Protesters’ power grows

(CORRECTION, Oct. 16, 1 p.m.: I thought I had heard in the media that Brookfield Properties had willingly allowed the protesters to stay from the beginning, and that is what I said in the original posting of this entry late last night. But that was not correct. Rather, Brookfield wanted them to leave from the beginning. As Wikipedia reports, “The park, formerly called Liberty Plaza Park, was created in 1968 by United States Steel in return for a height bonus for its adjacent headquarters at the time of its construction. That building is now known as One Liberty Plaza.” Evidently when Brookfield acquired the property it inherited the duty to keep the park open 24 hours a day, and the protesters’ occupation of the park was protected under that rule. So when Brookfield, weeks ago, requested the city to remove the protesters, police commissioner Raymond Kelly replied that the protesters were within their rights and could not be removed. If this is correct (and I will check it out further today), there does not appear to be any way that the protesters can ever be removed. Only winter—not the City of New York—will remove them. I am deleting the original two paragraphs of this entry which incorrectly stated that Brookfield could have had the protesters removed but declined to do so.)

(FURTHER UPDATE AND CLARIFICATION, Oct. 16, 4:30 p.m.: While Brookfield, as Commissioner Kelly said on September 28, could not simply bar the protesters from the park, it did have control over the conditions on which the protesters could use the park, and thus had and has the effective authority to end the 24/7 occupation, an authority which, unfortunately, it has so far chosen not to exercise. See later entries here, here, and here, which together provide sufficient factual and legal background to understand the situation.)

The October 15 New York Post reports:

Wall Street protesters declare ‘victory,’ vow to continue

Now it’s war!

Newly emboldened Occupy Wall Street activists yesterday declared victory over the city—and vowed even bigger protests today—as a red-faced Mayor Bloomberg was forced to cave on plans to roust them from a lower-Manhattan park to clean it after the site’s owner got cold feet.

“They’re going to need an army to stop us now!” gloated Allison Schwartz, 22, a Brooklyn waitress who was among those occupying Zuccotti Park after the abrupt about-face on the cleanup and an ensuing skirmish between cops and protesters.

At least 15 people were arrested in the clash, which began after hundreds of jubilant activists began marching into the streets and hopping barriers.

“I can’t believe it. I thought it was all over. [The city’s retreat] changes everything. I’ve never been more confident that we are all going to make a difference,” Schwartz said.

Another Occupy Wall Street member, unemployed Brooklyn resident Joseph Vitulli, crowed, “The city tried to intimidate us. They threatened us and tried to put us in our place.

“But we showed them what we are all made of,” said Vitulli, 32, who has been sleeping in Zuccotti Park for the past week along with hundreds of others protesting the federal bailout of Wall Street and its executives’ excessive salaries.

“We’re on a roll. Nothing can stop us now.”





The protesters vowed to continue their movement today with a mass march on a Chase bank branch—where they plan to close their accounts—followed by a rally at the military recruitment center in Times Square.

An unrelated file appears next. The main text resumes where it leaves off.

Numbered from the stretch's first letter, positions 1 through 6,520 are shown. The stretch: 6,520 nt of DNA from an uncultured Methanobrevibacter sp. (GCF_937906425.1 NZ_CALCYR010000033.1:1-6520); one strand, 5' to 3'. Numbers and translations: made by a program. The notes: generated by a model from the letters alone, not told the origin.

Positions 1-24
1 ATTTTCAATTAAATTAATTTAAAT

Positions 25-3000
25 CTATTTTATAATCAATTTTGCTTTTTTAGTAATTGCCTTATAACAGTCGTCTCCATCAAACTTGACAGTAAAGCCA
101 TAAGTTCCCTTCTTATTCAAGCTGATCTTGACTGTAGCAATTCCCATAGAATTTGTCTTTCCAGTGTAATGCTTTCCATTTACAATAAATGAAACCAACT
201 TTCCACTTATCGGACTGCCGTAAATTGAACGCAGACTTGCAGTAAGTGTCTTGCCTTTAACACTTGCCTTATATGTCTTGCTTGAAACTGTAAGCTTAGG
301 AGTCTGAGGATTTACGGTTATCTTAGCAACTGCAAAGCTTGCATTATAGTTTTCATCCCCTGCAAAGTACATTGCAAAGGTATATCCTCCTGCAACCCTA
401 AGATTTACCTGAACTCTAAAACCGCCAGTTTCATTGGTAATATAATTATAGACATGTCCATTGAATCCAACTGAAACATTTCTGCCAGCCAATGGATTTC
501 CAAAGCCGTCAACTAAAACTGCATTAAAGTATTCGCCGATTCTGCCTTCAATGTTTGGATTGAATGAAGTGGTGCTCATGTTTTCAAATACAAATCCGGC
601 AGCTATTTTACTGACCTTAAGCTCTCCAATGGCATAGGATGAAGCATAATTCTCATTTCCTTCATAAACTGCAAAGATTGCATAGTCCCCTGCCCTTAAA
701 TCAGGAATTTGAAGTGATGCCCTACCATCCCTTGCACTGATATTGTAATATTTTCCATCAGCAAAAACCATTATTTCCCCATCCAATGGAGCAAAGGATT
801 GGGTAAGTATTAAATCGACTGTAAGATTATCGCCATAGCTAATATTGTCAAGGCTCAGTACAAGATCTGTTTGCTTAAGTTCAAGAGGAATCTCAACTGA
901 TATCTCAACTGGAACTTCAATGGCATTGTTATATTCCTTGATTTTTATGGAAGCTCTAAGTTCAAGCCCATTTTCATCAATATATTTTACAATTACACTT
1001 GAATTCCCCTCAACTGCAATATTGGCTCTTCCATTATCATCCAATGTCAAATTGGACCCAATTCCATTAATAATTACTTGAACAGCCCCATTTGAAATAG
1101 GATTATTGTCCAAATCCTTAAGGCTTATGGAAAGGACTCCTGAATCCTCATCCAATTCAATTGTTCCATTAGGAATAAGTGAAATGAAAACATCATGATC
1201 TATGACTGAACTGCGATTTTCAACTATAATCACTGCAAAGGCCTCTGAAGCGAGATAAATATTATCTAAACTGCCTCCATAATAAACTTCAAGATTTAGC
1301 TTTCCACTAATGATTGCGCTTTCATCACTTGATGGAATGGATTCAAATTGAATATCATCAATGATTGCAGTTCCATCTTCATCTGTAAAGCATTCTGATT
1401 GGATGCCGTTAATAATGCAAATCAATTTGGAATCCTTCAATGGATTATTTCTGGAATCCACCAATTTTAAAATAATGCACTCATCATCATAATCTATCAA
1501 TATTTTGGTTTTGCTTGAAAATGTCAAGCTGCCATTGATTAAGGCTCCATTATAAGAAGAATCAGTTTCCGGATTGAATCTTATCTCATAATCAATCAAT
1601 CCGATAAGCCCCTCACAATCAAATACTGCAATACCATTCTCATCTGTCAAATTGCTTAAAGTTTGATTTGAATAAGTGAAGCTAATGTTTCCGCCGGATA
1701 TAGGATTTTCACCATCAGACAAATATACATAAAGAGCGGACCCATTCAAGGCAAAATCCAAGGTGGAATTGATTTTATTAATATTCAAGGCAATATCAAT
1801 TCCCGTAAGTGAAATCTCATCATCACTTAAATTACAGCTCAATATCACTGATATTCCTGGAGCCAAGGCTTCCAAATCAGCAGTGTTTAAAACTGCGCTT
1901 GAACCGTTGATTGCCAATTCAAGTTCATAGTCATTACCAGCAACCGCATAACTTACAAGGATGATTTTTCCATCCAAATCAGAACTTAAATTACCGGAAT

The group’s glee was in stark contrast to their anger only a day earlier, when the Bloomberg administration announced plans to have people leave the park for a “section-by-section cleanup” yesterday morning. Organizers said the move was a pretext to boot them permanently.

At the time, Brookfield Properties, which owns the park, had requested police enforcement of its planned cleanup.

Occupy Wall Street responded by giving the city petitions signed by 300,000 people objecting to the protesters’ removal. And several thousand people turned out at the park in anticipation of the ejection early yesterday morning.

At 6:20 a.m., 40 minutes before the deadline for occupiers to vacate, Bloomberg’s deputy mayor, Cas Holloway, said Brookfield officials had informed the city that they were “postponing their scheduled cleaning of the park.”






Bloomberg blasted Brookfield for bowing to political pressure.

Brookfield said, “At the request of a number of local political leaders, Brookfield Properties has deferred the cleaning of Zuccotti Park for a short period of time while an attempt is made to reach a resolution.”

In an incident partially caught on video, an observer for the National Lawyers Guild was apparently pinned by a police scooter that had allegedly knocked him down and trapped his leg. Police suggested he had intentionally put his leg under the scooter.

In another videotaped incident, a police supervisor punched a protester in the face from behind.

That protester, who identified himself to the Web site Gothamist as Felix Rivera-Pitre, said he had earlier “shot the cop a look.”

“I remember seeing my earring on the ground next to me, and it was full of blood,” he told Gothamist. “I was completely dumbstruck. I’m HIV positive, and that cop should get tested.”

Those arrested were expected to face charges including assault, disorderly conduct, interfering with governmental administration and resisting arrest.

“You had a large number of individuals breaking the law by remaining on the street, disrupting traffic, and some of those individuals [were] resisting officers and fighting with them when they were being arrested,” said NYPD spokesman Paul Browne.

He said the NYPD was reviewing video of the scooter run-in.

Posted by Lawrence Auster at October 16, 2011 01:08 AM | Send

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